Thursday, July 21, 2011

Tree of Life

Always late to the picture show, I just finally saw Tree of Life last night. As soon as I heard about it, and the polarizing reactions it was causing, I knew I wanted to see it. Plus, the whole parent/child push/pull business. Anything that makes you ask, "where is the line that crosses over into child abuse?"... that's a story for me! 

Even the projects I work on which aren't overtly about children (Nic & Alix, Tercio de Muerte, Muse of Skye) have huge huge portions of them all about children. And then there's the stuff that I'm known for-- the stuff that is 100% revolving around childhood. 

So it comes as no surprise to me that I found the most success parts of Tree of Life to be the simplest parts-- the parts that just told a story with three brilliant child actors (Laramie Eppler, the kid who played the middle brother especially was a heavenly precious angel!) and their parents. Jessica Chastain is appropriately luminous and Brad Pitt proves once again that, as far as physicality goes, there's pretty much no actor who can touch him. Everything honest in his performances is rooted in physicality. This time, with a sturdy gait and locking of the jaw that bordered on an underbite. Everything was clenched. He held everything a little too tight, including his sons.

In those scenes (the bulk of the middle of the film) I didn't mind how impressionistic it was because I understood the function as reflecting the nature of memory and because the impressionism didn't come at the expense of telling a story about characters that we were given a reason to care about. 

It asked a lot of us to get through to that section of the film, however. Because before we get to really see the family who we're told/shown has experienced a tragic loss (in a brief [yet slow!] intro, before we've been with them long enough to invest in their struggles, we sit through almost twenty minutes of the creation of the universe with breathy, yearning Biblical quotes voiced over.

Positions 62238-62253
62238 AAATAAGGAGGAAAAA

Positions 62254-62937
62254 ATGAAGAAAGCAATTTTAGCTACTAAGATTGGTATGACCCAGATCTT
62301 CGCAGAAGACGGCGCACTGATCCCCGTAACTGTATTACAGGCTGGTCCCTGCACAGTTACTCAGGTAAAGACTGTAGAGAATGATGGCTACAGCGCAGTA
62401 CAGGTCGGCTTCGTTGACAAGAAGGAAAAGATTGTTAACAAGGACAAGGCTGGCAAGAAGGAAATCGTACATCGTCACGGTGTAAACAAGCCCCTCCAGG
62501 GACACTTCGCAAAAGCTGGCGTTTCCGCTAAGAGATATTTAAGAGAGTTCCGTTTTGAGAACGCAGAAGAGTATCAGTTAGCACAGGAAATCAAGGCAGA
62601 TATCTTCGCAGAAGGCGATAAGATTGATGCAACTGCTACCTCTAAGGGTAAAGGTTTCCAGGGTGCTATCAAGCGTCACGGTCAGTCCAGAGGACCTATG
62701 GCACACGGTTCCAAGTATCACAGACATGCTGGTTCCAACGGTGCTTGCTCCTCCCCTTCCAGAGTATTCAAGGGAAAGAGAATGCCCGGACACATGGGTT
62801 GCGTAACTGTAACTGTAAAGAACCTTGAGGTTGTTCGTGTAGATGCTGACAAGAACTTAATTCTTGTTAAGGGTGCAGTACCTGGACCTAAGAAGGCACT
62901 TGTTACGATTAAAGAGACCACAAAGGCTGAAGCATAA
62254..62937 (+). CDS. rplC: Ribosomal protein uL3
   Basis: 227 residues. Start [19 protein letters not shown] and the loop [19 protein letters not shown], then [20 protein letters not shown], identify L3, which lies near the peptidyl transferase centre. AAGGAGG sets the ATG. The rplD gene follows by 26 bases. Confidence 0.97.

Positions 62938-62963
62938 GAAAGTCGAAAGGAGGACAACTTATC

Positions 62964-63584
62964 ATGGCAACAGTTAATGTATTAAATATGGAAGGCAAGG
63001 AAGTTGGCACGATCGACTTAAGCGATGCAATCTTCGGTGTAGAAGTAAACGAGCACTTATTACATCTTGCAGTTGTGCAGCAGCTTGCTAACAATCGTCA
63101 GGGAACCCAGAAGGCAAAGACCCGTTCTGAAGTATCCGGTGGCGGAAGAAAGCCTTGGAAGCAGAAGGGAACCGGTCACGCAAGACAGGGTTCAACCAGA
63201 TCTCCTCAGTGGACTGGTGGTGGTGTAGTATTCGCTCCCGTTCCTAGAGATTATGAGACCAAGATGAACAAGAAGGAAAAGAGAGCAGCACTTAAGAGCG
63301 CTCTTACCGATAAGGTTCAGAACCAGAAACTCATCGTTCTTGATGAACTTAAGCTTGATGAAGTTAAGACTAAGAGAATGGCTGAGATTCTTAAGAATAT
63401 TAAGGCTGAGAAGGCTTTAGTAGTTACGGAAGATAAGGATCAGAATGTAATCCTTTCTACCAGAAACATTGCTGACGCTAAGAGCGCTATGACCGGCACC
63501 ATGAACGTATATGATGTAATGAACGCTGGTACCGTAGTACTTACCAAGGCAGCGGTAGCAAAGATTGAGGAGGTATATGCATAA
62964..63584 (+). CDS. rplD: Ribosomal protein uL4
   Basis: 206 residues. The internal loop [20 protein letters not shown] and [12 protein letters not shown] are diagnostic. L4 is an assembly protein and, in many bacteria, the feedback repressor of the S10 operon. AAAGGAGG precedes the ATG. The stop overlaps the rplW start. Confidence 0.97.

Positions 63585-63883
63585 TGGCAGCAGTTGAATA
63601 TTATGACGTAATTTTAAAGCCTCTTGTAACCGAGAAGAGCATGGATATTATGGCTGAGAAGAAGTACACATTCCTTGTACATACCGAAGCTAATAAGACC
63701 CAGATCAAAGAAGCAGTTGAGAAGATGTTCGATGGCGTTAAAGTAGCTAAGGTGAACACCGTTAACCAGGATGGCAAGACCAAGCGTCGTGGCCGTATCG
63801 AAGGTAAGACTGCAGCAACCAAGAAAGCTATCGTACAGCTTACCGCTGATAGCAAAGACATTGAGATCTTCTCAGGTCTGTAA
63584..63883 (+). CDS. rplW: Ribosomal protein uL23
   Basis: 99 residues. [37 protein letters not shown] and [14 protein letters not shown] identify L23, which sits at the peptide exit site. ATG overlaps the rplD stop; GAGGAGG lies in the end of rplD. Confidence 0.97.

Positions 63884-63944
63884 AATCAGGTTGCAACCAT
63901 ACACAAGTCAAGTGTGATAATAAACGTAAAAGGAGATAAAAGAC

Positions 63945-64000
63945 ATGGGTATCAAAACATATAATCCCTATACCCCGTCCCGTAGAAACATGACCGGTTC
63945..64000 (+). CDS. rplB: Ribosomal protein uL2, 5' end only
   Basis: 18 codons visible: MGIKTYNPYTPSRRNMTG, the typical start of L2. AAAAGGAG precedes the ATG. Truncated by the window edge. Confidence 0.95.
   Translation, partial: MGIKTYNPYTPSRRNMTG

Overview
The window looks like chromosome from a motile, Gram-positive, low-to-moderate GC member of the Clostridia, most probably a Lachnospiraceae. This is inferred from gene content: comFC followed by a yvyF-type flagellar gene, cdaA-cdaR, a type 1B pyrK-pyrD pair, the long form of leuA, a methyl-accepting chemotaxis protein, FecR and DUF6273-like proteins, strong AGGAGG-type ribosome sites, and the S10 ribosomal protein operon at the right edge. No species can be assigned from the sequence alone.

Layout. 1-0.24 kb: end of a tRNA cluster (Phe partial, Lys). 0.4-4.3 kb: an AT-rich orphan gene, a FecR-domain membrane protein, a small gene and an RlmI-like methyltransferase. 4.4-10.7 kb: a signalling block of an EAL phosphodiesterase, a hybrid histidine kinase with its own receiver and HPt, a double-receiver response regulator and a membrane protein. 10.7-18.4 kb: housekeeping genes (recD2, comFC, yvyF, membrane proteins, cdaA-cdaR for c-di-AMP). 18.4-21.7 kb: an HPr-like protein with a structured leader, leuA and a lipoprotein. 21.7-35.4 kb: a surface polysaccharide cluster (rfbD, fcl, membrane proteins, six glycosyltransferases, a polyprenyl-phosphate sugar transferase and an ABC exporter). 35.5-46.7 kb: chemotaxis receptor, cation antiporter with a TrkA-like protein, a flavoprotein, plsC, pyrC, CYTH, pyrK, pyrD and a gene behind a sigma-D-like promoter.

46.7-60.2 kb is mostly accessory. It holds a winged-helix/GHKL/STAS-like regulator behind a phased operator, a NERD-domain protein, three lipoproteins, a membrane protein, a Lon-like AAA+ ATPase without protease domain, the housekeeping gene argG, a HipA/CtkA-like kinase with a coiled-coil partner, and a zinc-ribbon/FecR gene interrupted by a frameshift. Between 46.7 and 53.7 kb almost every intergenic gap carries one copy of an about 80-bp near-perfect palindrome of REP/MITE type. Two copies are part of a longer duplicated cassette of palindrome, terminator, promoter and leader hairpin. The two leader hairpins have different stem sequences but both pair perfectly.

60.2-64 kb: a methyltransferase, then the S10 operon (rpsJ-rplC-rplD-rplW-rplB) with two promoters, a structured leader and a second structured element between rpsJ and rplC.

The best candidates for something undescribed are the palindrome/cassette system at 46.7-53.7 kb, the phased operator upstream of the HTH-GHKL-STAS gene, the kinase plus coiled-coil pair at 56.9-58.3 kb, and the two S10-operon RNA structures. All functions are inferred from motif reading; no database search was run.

To be fair, they were some of the most majestic images I've ever seen. But after about 10 minutes, I kept having the urge to move my mouse and wake the screen up from the most beautiful Mac screen saver ever. Here's why that asked a lot-- not just of patience, but of story telling:

It felt like a short cut. There was a spike-- hey, look, a family who is grieving. That's it. Just know someone died. You know what that's like, right? Now just supply your own experiences and think about those while we remind you of that colossal quality of life and death and destruction and creation. It asked the audience to do the heavy lifting, but we didn't yet care about the family. And you need to care about them (and you will-- later). 

We end up talking a lot in creative writing about whether you've "Earned" certain things or not. Tree of Life had not "earned" that most epic flashback to the creation of earth. And it didn't even need it. As I said, the film was most successful zoomed in, focused on the characters, and a piece about memory. As a writer, I'm sort of dying to know what that screenplay reads like...

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